When you think of the Apollo programme the first thing that probably comes to mind is Neil Armstrong and his famous words, “That’s one small step for [a] man, one giant leap for mankind.” However, it is important to remember that the Moon landing was the culmination of decades of work by hundreds of thousands of people working across dozens of science, technology, and engineering disciplines.

The Apollo programme followed a mandate set by US president John F Kennedy in the early 1960’s. The goal? Land humans on the Moon and bring them safely back to Earth within the next decade. However, if the US was to beat the Soviets to the Moon, it had to spend large. In today’s money (when adjusted to inflation) the Apollo programme cost approximately $288 billion USD with the spending hitting its peak in 1966, three years before the first Moon landing of Apollo 11.

During the development of the human lunar programme (being built completely from scratch) the majority of NASA’s funding went to ensuring its success. These years saw three out of every five dollars used for the development of Apollo and its related programmes. The largest expenditure was for the Saturn Launch Vehicles totaling to $9.4 billion, or $99 billion USD in today’s dollars, for the family of rockets and the related engine development. The launch vehicles were used for unmanned space exploration in the years following the Apollo programme. The final Saturn V rocket launched Skylab in 1973, and the final Saturn IB was used for the Apollo-Soyuz project in 1975.

After six successful lunar landings, each one yielding more results and scientific discoveries than the last, the United States ended support for the programme. In the 1973 official budget proposal from NASA, it was simply stated “the planned objectives of the Apollo programme have been accomplished. FY1974 funding is not required.”

The technological legacy of the Apollo program

It’s clear that the Apollo programme was one of the greatest feats of humanity, and most definitely one of the most challenging technological achievements of the 20th century. To think that three men were sent to the Moon and back in two spacecraft that have the combined computing power 10,000 times less than your smartphone is astounding.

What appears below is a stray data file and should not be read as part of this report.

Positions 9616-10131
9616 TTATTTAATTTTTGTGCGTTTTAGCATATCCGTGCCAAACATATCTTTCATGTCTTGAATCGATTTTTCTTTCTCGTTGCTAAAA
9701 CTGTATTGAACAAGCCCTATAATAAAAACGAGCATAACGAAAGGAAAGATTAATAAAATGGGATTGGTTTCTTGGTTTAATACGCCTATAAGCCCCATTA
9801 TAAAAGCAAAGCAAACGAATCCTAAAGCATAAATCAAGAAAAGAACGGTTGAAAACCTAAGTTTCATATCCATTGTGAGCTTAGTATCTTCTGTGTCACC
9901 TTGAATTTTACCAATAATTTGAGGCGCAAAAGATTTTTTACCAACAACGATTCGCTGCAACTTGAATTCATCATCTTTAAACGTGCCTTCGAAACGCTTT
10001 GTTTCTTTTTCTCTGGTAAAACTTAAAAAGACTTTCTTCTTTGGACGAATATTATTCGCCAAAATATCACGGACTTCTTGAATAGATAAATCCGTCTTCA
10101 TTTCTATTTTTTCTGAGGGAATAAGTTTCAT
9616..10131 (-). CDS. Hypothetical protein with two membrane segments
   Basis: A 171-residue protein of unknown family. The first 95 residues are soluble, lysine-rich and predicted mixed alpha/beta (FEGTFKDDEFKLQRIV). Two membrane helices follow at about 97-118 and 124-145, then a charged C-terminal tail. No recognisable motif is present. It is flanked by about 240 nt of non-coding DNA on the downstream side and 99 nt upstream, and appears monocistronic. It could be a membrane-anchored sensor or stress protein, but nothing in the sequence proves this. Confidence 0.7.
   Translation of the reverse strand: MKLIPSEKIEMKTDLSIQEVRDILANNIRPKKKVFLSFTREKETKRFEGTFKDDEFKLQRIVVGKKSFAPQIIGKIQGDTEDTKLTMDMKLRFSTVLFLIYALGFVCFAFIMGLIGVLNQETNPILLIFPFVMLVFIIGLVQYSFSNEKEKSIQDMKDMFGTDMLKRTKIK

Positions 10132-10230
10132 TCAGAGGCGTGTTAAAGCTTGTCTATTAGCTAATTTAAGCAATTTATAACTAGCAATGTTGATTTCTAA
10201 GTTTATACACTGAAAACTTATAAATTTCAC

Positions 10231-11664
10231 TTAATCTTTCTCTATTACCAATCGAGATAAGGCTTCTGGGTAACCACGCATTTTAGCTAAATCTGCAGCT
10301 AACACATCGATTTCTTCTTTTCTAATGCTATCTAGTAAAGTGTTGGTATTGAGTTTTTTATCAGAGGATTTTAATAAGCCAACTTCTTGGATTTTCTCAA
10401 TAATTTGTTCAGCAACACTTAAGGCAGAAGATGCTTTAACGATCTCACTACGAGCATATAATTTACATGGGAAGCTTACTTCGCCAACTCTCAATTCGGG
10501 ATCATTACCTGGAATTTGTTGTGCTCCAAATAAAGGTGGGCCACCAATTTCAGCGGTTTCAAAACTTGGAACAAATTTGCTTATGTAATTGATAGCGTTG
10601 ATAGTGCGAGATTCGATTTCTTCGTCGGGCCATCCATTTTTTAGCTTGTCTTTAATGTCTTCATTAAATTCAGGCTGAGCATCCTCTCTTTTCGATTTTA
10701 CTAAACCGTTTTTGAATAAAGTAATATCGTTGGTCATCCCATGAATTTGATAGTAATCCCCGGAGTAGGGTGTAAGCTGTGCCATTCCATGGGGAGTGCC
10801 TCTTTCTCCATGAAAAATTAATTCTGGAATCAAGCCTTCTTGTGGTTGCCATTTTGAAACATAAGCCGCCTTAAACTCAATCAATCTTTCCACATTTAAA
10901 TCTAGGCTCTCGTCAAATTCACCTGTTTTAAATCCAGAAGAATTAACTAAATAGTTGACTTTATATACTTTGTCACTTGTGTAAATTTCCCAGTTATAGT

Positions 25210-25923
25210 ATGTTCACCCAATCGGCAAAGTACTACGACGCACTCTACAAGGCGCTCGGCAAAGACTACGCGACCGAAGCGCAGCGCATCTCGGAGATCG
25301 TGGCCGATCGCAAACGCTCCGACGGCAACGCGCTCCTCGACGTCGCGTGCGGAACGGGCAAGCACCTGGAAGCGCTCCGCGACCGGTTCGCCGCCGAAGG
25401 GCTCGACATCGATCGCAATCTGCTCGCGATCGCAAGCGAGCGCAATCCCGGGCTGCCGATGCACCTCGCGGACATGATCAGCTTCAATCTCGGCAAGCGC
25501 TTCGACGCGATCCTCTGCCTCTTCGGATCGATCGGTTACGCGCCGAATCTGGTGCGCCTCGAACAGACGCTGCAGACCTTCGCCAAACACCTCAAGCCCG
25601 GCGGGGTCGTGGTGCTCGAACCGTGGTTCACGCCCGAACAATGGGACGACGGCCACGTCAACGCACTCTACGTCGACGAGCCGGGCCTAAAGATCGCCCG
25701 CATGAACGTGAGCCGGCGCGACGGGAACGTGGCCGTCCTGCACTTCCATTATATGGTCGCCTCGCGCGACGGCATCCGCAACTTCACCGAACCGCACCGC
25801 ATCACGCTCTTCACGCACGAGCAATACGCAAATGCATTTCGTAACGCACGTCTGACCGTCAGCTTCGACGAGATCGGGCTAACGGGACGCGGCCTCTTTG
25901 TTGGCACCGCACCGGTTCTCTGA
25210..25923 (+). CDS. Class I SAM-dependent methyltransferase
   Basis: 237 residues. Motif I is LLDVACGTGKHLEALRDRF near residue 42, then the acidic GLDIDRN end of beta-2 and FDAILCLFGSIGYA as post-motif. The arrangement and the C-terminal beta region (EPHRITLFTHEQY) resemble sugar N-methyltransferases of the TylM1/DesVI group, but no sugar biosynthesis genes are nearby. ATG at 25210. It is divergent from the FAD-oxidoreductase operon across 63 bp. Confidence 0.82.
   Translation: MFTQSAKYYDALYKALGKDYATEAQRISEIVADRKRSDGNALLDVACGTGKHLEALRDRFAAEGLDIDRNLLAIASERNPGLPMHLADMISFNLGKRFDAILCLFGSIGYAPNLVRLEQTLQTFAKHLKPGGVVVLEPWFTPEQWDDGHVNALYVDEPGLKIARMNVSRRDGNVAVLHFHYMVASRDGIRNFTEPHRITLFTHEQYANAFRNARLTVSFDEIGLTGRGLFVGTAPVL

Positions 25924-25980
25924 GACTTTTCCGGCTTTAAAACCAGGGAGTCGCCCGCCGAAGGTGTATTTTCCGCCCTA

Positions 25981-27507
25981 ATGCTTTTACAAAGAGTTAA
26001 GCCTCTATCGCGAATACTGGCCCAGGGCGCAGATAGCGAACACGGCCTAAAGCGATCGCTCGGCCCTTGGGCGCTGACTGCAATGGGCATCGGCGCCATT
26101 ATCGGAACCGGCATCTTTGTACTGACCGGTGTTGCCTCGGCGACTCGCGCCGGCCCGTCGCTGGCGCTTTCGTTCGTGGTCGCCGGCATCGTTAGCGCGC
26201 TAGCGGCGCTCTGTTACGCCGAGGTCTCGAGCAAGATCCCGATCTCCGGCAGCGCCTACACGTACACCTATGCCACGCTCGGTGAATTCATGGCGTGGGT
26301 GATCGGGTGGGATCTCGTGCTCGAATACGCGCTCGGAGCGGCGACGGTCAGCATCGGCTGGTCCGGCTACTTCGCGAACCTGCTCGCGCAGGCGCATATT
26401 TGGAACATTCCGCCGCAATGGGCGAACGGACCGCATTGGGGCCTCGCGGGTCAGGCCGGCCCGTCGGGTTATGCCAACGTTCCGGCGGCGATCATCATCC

The programme contributed to several inventions and technological innovations which remain as pillars in our 2019 everyday lives. There’s home insulation (developed and used to protect astronauts from heat and radiation), freeze-dried food, cordless vacuums (imagine the 1980’s without your precious dust buster!),  the increased production and accessibility of computer chips, even the quality of running shoes (developed from the Apollo-era process of ‘blow moulding’)…and that’s just naming a few.

There’s no doubt that landing  the programme provided rich insights into the evolution of our celestial neighbour, a must-know in our constant strive to unravel the mysteries of our Solar System and help support our search for life outside of Earth. The success of the programme, and the unmanned missions that followed, have paved the way for humanity’s continued reach into the cosmos. NASA is now planning to return to the Moon (this time with both a man and women landing!) in the next decade and onwards to Mars by the 2030’s. Thinking ahead of where the next 50 years will take humanity makes us dizzy with excitement.

Project Apollo, 1960-1973

Actual

Inflation Adjusted

Spacecraft

$8.1 billion

$81.3 billion

Launch Vehicles

$9.4 billion

$99 billion

Development & Operations

$3.1 billion

$28.7 billion

Direct Project Costs

$20.6 billion

$209 billion

Ground Facilities, Salaries & Overhead

$5.2 billion

$53.8 billion

Total Project Apollo

$25.8 billion

$263.8 billion

Robotic Lunar Programme

$907 million

$10.3 billion

Project Gemini

$1.3 billion

$14.1 billion

Total Lunar Effort

$28 billion

$288.1 billion

Source data: www.planetary.org/get-involved/be-a-space-advocate/become-an-expert/cost-of-apollo-program.html